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December 15, 2017
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Supply chain executives fear rising protectionism

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Survey uncovers concerns that economic troubles will encourage anti-trade initiatives.

In the past, economic downturns often have spurred governments to adopt trade barriers. That remains a concern among supply chain professionals today. An online survey of 58 supply chain managers in North America, Europe, and Asia found universal worry about the effects of economic troubles on the future of world trade.

A spate of anti-trade initiatives prompted a group of companies to conduct research on this topic in March 2009. They included the global logistics service provider BDP Internation al Inc., its Centrx consulting unit, Adler Research, and King's Road Consulting (all based in the state of Pennsylvania, USA) and Rubicon Consulting Pte. Ltd. of Singapore.

"The fact that seventeen G20 [economic organization] members and other countries have implemented nearly fifty measures restricting trade since last November has dramatic implications for global supply chains," said Richard J. Bolte Jr., chief executive officer of BDP International, in announcing the results of the survey.

Eighty-four percent of the respondents said they believe that rising protectionism could turn a global recession into a depression, and 60 percent predicted that a global depression would cause the collapse of globalization. "The survey underscores the broad-based concern among global traders that a sharp increase in protectionism could result in dire consequences, including a depression and a resurgence of economic nationalism that could hobble the global economy for years, if not decades, to come," said the researchers in their report, "Managing Your International Supply Chain: What companies are saying about the recession and its effect on international supply chains."

When asked how economic conditions would affect their own companies, about 21 percent of the respondents said it would significantly reduce their export activity. Meanwhile, 17 percent said they believed that protectionism would contribute to higher costs of materials.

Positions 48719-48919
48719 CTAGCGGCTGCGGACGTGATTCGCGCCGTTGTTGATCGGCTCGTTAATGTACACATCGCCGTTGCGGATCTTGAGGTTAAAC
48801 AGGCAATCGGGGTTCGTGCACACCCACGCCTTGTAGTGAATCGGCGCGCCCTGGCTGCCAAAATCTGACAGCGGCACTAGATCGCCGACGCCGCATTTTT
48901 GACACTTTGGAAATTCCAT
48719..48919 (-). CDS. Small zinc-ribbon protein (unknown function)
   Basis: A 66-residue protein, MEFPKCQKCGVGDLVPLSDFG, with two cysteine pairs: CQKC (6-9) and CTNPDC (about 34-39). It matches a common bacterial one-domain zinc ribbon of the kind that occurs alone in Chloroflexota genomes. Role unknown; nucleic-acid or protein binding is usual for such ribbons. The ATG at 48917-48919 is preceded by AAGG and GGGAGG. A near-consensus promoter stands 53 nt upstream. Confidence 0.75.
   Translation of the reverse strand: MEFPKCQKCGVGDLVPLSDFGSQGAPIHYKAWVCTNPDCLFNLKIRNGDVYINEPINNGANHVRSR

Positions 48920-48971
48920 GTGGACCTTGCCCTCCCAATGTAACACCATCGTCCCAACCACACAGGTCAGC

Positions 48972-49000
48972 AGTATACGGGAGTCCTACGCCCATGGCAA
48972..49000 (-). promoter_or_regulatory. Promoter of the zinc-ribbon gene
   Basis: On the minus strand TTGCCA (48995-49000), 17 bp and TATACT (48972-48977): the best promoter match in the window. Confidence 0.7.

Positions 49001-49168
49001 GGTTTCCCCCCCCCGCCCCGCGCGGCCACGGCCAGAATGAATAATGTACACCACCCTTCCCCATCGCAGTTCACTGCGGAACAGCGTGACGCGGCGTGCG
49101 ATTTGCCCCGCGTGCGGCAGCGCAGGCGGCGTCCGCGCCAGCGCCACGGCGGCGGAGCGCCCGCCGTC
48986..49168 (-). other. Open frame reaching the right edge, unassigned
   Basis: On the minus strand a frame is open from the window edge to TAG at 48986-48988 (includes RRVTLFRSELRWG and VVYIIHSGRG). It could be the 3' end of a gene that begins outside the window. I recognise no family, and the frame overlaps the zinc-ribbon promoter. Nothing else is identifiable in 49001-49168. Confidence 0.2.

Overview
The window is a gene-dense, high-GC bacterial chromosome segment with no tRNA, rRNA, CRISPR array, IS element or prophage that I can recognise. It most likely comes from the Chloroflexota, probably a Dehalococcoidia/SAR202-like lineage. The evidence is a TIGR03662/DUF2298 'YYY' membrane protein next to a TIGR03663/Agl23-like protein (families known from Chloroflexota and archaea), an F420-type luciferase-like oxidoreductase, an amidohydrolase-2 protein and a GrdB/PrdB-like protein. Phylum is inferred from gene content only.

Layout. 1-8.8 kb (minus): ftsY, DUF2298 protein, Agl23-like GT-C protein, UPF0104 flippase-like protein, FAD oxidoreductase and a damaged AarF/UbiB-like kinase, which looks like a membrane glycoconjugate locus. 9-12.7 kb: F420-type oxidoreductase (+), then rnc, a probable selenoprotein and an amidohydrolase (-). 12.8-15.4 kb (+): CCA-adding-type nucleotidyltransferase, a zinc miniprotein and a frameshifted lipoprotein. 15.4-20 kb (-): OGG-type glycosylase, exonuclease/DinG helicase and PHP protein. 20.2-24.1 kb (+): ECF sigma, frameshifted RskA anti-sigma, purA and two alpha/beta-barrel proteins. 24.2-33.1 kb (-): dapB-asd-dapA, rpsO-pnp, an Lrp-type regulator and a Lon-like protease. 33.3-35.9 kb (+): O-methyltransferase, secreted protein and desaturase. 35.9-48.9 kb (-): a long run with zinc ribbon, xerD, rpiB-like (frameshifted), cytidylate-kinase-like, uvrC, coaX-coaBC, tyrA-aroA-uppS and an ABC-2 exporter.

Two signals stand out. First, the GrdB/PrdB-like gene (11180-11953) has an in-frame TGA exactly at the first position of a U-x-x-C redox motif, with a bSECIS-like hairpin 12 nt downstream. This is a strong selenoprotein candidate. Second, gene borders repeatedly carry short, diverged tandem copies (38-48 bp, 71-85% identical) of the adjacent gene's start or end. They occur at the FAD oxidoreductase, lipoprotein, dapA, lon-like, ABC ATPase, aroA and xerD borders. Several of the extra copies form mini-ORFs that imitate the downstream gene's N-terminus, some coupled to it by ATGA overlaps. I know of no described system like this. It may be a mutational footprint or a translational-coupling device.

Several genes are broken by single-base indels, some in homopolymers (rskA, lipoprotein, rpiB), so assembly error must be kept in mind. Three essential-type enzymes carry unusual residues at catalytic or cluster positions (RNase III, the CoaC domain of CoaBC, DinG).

Nearly half of the respondents said that their companies are placing a greater emphasis on "nearshoring" to reduce supply chain costs. And 81 percent said their companies' biggest near-term priority was cost-based selection of transportation modes. Another immediate priority, cited by 57 percent, was renegotiation of transportation contracts—even those signed just months earlier—to reflect current supply and demand conditions.

Interestingly, the researchers found that supply chain managers from different parts of the globe had varying concerns. Ninety-five percent of the North American respondents were "highly concerned" or "moderately concerned" about rising unemployment. That contrasts with European respondents, who were more worried about the disappearance of emerging markets. One-hundred percent said they were "highly concerned" or "moderately concerned" that emerging markets they relied on both for sourcing and as customers for exports would dry up. Finally, the greatest concern for Asian survey takers (100 percent) was a prolonged reversal of globalization.

One positive note that tempered respondents' gloomy outlook: Three-fourths of the survey takers said they believed that the recession would not last another 12 months.

Source: "Managing Your International Supply Chain: What Companies Are Saying About the Recession and Its Effect on International Supply Chains," BDP International and Centrx, April 2009.]

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